For Ajayi-Soyinka, hip-hop’s influence on African and African diasporic theatre practices must be situated within the historic frame of post-colonial and post-emancipation narratives of self and community, forged in the wake of political crises. The post–Civil Rights generation that created hip-hop in the 1970s, and ushered it into the mainstream in the 1980s, fashioned it into malleable artistic movement that was responding to de-industrialization, Reaganomics and the rapid growth of the prison-industrial complex. Forty years after its inception, hip-hop’s capacity to reference the past in the present teaches its practitioners to adapt and customize its aesthetic practices to fit local political tides.
Hip-hop’s arrival and incorporation into the social and cultural landscape of Dakar by Senegalese artists in the late 1980s also accompanied social and political crises. The underground arrival of hip-hop via cassettes and radio in the wake of school riots, political elections and social unrest opened opportunities for youth to find alternative creative outlets. Many found community with American hip-hop artists whose lyrics and videos narrated experiences with which they identified.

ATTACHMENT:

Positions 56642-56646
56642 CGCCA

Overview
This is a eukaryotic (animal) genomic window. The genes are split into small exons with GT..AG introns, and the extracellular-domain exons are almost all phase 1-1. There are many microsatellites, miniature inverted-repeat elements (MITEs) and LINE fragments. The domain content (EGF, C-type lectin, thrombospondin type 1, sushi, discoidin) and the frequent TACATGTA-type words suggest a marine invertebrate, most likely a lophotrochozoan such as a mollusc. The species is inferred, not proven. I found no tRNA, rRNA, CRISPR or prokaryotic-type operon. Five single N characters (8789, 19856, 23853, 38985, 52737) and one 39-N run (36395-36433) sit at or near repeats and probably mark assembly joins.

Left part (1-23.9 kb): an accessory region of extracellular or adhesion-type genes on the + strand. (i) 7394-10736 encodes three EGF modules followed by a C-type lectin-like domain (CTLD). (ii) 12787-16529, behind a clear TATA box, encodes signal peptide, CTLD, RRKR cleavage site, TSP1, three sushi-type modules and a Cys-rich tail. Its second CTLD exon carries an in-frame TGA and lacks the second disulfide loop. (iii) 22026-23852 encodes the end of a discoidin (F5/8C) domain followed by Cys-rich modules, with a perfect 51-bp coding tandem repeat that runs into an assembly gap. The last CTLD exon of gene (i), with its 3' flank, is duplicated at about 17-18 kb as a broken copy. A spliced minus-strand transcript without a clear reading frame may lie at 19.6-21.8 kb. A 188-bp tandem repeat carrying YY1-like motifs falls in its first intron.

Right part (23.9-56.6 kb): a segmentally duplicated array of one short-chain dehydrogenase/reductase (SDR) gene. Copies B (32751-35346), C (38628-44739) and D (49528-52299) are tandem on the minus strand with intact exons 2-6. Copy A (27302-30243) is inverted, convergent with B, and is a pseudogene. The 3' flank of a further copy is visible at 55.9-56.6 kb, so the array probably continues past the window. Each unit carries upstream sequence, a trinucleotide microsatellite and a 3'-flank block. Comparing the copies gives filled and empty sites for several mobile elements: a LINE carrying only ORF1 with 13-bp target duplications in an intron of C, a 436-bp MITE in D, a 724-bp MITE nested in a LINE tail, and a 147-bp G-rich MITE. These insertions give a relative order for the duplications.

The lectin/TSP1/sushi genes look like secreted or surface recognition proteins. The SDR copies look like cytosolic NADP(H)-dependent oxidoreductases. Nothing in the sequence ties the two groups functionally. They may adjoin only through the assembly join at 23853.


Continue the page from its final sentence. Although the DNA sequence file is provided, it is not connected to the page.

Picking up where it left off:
By the 1990s, hip-hop in Senegal had gone through waves of experimentation by local artists. Mimicry of American hip-hop styles gave way to youth discovering the good and the bad of American music—they forged their own translations of the art form, sampling what was useful to accomplish their particular goals. The positive points of hip-hop that were extracted became tools that would allow them to address the contradictions of tradition and modernity. Hip-hop theatre’s broad definitions in Africa, incorporating anything from forum theatre to MC-ing, allows for it to be translated and customized within global artistic and political contexts. This flexibility is what makes it so attractive as a tool for social change.
Support American Theatre: a just and thriving theatre ecology begins with information for all. Please join us in this mission by making a donation to our publisher, Theatre Communications Group. When you support American Theatre magazine and TCG, you support a long legacy of quality nonprofit arts journalism. Click here to make your fully tax-deductible donation today!